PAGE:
Decanters are being recast as playfully intriguing objets d’art. These are stunning shapes that can act as decor for a living room as well as a great conversation piece for the dining table says FUNKE OSAE-BROWN.
Nneka Nnamdi is holding a high profile business dinner. It is a little get-together party for her close business associates. She desires to treat her guests to high end cuisines that will make the evening a memorable one.
She decides to bring a new touch to the way the wines are served with her newly acquired decanter. When she travelled to London last December, she purchased the EVE decanter, designed by Maximilian Riedel in 2008. It is a handmade, mouth-blown decanter made of lead crystal. It is a unique and functional work of art.
She says the EVE decanter turns the service of wine into a theatrical performance. According to her, EVE needs to be rotated 360 degrees to charge the neck and allow the wine to travel around the flowing glass curves. When charging the neck, EVE emits a sound likened to the noise of a King Cobra, as air is pumped back through the wine. That was the attraction for her before she purchased the decanter.
“The sensuous curves of Riedel’s lead crystal, mouth-blown EVE decanter are not only enticing,” she tells me, “but functional. This design double decants the wine as it flows through its serpentine shape, making it perfect for young, full-bodied wines.”
Modern designs of decanters are transforming the way wine connoisseurs drink and enjoy wine. Designers are using crystal to create exquisite designs of decanter.
Through their designs, they are showing the practical and gustatory benefits of decanting. They are recasting the decanter away from the rigid fat bottles people are used to, to an exciting, eye-catching objet d’art (object of art). These are stunning shapes that can act as decor for a living room as well as a great conversation piece for the dining table.
Not everyone believes in decanting wine. Most people prefer to serve wine directly from the bottle. But Bola Ogundipe, a wine lover, says she strongly believes that wine must be decanted because it makes such a difference to what you are drinking; whether it’s young or old, red or white, still or sparkling.
Of course, one would not expect anything less from Ogundipe who has recently acquired Rokos 13º, a decanter by British designer Jim Rokos. The Rokos decanter is an amazing design that comes in different shapes of Rokos 13º, 60º, 104º.
It is very amusing as the decanting design can be turned on its head or side. The Rokos’ decanter can be placed at three different angles. Moreover, moving the decanter into each position increases the wine’s exposure to oxygen, thereby bringing out the flavours and aromas at a faster rate. The position of the decanter using the degrees shows the various moods of the wine being served.
At 13º, the decanter is upright and sober. As more wine is consumed, it can be turned to 60º at this point, the decanter is also getting a little bit tipsy. The wine is becoming mildly intoxicated. And by the end of the evening, it sits at a relaxed 104º. It shows how the mood of the wine and its drinker changes during the course of an evening.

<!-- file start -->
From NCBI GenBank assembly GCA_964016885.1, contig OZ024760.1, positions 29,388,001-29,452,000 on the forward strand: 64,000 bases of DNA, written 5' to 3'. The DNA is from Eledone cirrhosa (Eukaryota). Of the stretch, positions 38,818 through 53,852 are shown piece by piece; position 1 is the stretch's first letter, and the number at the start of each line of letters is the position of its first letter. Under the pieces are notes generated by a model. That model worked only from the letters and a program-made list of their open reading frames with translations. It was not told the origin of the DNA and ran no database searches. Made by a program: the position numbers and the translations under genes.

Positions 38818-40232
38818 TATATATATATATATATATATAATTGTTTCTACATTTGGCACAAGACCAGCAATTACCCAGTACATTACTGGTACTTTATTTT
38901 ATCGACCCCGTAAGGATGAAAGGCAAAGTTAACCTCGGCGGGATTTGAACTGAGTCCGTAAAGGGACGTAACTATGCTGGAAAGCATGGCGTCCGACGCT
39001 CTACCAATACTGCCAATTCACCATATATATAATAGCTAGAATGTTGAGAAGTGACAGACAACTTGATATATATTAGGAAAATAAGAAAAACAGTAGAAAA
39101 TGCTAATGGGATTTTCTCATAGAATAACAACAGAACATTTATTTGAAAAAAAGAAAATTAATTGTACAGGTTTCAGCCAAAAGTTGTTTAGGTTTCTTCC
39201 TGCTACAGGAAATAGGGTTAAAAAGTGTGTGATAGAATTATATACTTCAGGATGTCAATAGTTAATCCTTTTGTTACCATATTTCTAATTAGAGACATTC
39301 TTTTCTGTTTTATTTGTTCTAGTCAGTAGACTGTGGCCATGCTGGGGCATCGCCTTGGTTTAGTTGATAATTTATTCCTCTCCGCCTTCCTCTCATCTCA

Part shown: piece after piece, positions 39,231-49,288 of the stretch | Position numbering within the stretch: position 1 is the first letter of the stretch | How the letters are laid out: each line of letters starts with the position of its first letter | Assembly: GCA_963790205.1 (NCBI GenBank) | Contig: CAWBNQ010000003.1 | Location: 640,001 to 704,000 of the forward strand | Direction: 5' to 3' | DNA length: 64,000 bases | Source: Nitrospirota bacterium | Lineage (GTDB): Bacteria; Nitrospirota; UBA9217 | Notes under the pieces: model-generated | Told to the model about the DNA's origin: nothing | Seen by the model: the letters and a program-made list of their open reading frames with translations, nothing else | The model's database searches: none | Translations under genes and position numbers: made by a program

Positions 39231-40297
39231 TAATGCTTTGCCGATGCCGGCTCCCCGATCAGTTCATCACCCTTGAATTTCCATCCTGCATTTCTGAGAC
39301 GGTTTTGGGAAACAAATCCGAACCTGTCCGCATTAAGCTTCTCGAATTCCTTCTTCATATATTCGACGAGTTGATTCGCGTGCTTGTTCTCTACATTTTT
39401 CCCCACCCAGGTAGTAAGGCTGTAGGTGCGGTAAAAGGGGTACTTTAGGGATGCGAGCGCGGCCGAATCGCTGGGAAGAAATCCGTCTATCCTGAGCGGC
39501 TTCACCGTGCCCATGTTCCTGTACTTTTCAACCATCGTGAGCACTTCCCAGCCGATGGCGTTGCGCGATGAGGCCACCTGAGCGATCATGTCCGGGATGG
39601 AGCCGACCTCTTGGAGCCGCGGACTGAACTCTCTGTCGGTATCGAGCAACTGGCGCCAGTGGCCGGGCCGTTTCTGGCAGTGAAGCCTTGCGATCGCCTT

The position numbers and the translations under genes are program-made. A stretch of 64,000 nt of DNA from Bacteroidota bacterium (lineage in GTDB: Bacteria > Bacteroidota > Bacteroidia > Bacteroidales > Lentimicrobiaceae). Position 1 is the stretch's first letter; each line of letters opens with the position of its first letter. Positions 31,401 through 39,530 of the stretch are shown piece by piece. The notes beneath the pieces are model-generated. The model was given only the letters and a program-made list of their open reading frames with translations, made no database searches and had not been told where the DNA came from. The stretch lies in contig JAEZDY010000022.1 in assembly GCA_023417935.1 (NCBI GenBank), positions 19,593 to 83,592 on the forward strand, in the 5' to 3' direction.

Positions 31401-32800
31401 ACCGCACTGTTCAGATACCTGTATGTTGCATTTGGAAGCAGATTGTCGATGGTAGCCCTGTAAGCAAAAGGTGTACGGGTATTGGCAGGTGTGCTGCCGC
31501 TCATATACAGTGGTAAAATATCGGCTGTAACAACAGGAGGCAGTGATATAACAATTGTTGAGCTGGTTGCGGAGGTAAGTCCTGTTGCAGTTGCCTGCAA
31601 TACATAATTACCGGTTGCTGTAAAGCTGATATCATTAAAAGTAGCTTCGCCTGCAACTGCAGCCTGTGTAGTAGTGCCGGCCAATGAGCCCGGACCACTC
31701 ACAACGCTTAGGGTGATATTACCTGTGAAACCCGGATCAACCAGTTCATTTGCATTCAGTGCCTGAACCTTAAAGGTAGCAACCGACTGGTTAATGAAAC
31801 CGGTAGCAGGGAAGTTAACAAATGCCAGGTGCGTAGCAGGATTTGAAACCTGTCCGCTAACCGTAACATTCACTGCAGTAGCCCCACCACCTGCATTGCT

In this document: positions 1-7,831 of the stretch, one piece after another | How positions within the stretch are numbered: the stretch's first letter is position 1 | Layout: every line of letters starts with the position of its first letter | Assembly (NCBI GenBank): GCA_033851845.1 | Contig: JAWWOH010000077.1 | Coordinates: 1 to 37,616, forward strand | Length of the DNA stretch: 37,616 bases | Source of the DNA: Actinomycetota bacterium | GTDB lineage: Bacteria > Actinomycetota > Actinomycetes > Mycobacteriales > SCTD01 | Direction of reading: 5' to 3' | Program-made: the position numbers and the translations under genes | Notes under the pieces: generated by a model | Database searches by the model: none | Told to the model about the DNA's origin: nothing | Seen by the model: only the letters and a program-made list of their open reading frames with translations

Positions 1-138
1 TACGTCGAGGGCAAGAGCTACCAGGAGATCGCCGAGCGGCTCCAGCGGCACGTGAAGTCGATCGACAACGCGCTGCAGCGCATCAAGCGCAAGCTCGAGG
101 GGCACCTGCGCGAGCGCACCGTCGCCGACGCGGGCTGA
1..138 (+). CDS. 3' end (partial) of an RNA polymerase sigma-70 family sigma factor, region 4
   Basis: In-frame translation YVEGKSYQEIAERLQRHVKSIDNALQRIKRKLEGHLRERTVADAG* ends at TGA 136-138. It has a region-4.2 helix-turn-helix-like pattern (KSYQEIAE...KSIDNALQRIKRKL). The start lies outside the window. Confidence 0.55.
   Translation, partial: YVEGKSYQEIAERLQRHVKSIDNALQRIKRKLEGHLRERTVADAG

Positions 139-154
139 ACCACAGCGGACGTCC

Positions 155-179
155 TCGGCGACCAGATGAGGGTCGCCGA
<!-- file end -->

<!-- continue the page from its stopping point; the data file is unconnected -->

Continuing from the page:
Modern decanters are revolutionary, modernist designs with interesting techniques away from moulded decanters. These revolutionary designs have given birth to more free-form shapes. Some of the finest shapes, like the striking Eve decanter, come with coiled, cobra-like body.
For lovers of delicate designs, it is tempting to think that this elegantly tactile decanter is primarily about its daring design and appearance, rather than its practical application. In fact, it’s the other way around. For most designers, the philosophy has always been to follow the Bauhaus approach, where form follows function.
To show the functionality of the EVE decanter, Nnamdi explains that the shape of the Eve aerates wine more quickly, about 17 times faster than a traditional decanter by double-decanting the wine in the tummy of the vessel. According to her, each time a glass of wine is poured, the decanter has to be given a clockwise rotation, which increases the aeration by creating a partial vacuum.
Furthermore, some rare designs are Etienne Meneau’s Strange Carafes, which are also be taken for exquisite abstract sculptures. Some of its latest designs include vinous creations that mimic human hearts, blood vessels and tree branches. Strange Carafes are made in borosilicate glass, just 12 Grand Coeur decanters were numbered, signed and sold at 3,000 Euros apiece.
Does this trend mean the demise of the traditional decanter? This is the question that comes to mind. Some collectors believe so as they argued that the traditional designs are gradually phasing out.
To this end, modern designs of decanter will definitely enhance the pleasure that comes from decanting, serving and drinking fine wines.